Italy is often seen as the spiritual home of coffee, with Italians giving us the names for many of our favourite beverages that we can find the world over - such as the cappuccino, the latte, and the espresso. Coffee is integrated into Italian culture so fully, that many people would not consider a trip to Italy complete without it! After all, it’s the country that invented the espresso machine, and home to some of the biggest names in coffee like Lavazza. In fact, many Italians and tourists still flock to Caffé Greco, Rome's oldest café, and a popular spot among writers and artists throughout time.
The USA & The Coffee Shop Boom
With 7 out of 10 Americans drinking coffee every week, it is safe to say that coffee is seen as the national beverage of the USA. And yet once upon a time, tea was far more common - as America was colonised by the famously tea-drinking British. However, the Boston Tea Party changed things forever - as tea was thrown into the sea, coffee began to be the more popular choice, with it being seen as representing the civilised world (so claimed by Thomas Jefferson).
Nowadays, Americans drink coffee in many different ways, with chain coffee shops being popular for those just looking to grab a quick cup of reliable caffeine on their way to work. However, there are increasing numbers of independent coffee shops springing up, which focus more on the quality of the beans, and the time taken to get the most flavour from every cup. On any given American city street, you are just as likely to see someone sipping a big icy coffee drink blended with milk and flavoured syrups as you are to see someone delicately sipping from a high-end cup of espresso - with coffee houses being used as gathering spots for everyone.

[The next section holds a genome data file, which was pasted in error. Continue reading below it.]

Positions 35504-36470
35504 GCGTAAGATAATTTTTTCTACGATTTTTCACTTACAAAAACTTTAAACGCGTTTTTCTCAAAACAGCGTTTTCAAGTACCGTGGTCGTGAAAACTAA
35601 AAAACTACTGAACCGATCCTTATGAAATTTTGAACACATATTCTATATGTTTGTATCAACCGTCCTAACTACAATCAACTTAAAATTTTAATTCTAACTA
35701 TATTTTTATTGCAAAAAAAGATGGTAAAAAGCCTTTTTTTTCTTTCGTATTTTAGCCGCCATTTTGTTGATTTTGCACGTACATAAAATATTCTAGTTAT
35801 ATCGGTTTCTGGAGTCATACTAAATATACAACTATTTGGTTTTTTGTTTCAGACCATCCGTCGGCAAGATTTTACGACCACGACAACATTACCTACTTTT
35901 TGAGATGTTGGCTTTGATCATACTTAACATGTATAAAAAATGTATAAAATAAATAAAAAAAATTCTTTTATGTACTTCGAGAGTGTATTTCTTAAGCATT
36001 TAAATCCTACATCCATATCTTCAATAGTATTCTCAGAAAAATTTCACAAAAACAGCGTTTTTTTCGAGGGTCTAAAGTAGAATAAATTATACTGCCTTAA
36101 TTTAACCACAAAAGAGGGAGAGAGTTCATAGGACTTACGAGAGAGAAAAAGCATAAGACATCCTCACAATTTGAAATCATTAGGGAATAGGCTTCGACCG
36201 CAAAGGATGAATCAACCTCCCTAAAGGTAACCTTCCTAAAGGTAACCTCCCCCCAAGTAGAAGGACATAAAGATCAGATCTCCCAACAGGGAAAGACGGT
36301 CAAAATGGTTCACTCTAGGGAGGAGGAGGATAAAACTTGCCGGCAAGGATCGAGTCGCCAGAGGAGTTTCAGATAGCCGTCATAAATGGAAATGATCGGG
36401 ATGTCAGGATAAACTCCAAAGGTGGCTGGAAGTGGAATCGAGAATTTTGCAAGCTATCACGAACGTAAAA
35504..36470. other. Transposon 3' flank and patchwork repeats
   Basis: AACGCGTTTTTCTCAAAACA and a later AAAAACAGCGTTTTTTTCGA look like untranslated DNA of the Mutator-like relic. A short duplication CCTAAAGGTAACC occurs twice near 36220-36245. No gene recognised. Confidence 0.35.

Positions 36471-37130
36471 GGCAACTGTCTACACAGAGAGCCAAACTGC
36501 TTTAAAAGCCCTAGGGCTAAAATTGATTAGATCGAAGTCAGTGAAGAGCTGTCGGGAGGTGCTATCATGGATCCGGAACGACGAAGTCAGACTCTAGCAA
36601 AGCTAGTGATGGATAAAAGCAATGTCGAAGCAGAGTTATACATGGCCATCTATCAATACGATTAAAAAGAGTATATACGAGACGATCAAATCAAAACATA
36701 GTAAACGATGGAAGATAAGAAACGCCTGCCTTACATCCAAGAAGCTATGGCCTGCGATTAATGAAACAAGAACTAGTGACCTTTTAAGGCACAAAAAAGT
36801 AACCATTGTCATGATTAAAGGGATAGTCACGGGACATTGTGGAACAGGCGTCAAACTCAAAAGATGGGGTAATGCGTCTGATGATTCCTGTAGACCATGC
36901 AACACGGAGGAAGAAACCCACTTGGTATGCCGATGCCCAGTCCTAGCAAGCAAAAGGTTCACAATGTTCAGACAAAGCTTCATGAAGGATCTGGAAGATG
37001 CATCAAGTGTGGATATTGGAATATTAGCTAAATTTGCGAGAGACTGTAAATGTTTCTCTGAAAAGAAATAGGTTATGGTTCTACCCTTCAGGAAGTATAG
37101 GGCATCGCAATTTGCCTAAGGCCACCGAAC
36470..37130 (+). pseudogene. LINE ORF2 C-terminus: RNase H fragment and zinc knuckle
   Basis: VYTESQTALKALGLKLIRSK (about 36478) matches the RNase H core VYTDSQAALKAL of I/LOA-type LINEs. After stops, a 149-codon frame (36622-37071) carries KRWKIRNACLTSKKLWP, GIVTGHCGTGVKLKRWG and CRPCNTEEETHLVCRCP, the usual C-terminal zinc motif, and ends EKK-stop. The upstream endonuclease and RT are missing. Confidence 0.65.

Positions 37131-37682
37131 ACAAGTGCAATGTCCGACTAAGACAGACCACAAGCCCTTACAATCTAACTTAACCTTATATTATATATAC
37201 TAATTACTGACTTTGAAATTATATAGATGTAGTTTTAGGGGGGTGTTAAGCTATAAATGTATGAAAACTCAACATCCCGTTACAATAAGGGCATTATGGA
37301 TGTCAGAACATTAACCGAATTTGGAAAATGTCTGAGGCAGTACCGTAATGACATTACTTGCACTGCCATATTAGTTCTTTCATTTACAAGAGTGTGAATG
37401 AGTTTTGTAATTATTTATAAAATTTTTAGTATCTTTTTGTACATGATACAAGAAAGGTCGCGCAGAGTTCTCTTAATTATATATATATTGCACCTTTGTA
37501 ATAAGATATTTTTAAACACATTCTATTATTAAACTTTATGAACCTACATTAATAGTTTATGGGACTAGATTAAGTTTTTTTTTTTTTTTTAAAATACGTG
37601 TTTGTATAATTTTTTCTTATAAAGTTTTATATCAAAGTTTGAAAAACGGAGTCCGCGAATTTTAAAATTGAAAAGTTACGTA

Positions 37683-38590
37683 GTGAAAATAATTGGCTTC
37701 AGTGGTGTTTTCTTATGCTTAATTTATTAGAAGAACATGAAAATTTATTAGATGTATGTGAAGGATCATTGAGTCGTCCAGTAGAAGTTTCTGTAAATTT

Favourite Coffees From Around The World
While many countries have their own individual coffee culture, there are often a wide range of coffee based drinks available to customers at most coffee shops. However, there are also some unique favourites that non locals may sometimes find surprising.
Australia: The Flat White
A drink that has gained popularity in a number of countries over recent years, the flat white was invented in Australia and is similar to a cappuccino, however it features a shorter, more intense coffee blended with steamed milk, and topped with foam.
Austria: Wiener Mélange
The most commonly enjoyed coffee in Austria is a weiner mélange, which is a mixture of espresso and steamed milk, hence the name mélange which translates as mixture. It’s topped with foam and is similar to a cappuccino, although typically served in a smaller cup.
Traditionally served to guests, a cafezinho is a short, strong coffee that’s similar to an espresso but more intense. With a name that translates as little coffee, sugar is added during the brewing process for sweetness, to produce a thick liquid that delivers a small yet powerful hit.
Cuba: Cafe Cubano
Coffee has a firm place in Cuban culture and a cafe cubano is the preferred choice, enjoyed by most coffee drinkers in the country. It’s made by vigorously whipping sugar with espresso to form a sweet crema, which is then used to top a short, intense coffee.
Considered to be where coffee drinking originated over 1000 years ago, and now one of the world’s largest coffee exporters, it’s no surprise that the drink plays an important part in Ethiopian culture. Fresh coffee beans are roasted over a fire and slowly brewed as part of a jebena buna, meaning coffee ceremony, in which friends and family gather to enjoy a cup or a few throughout the day.
Finland is thought to be the biggest drinking nation in the world, in terms of the amount consumed per capita, anf home to an unusual drink that actually originated in northern Sweden. A kaffeost is made by pouring hot coffee over a special type of dried cheese called Leipäjuusto, which remains solid and can be eaten before, during or after the coffee is drunk.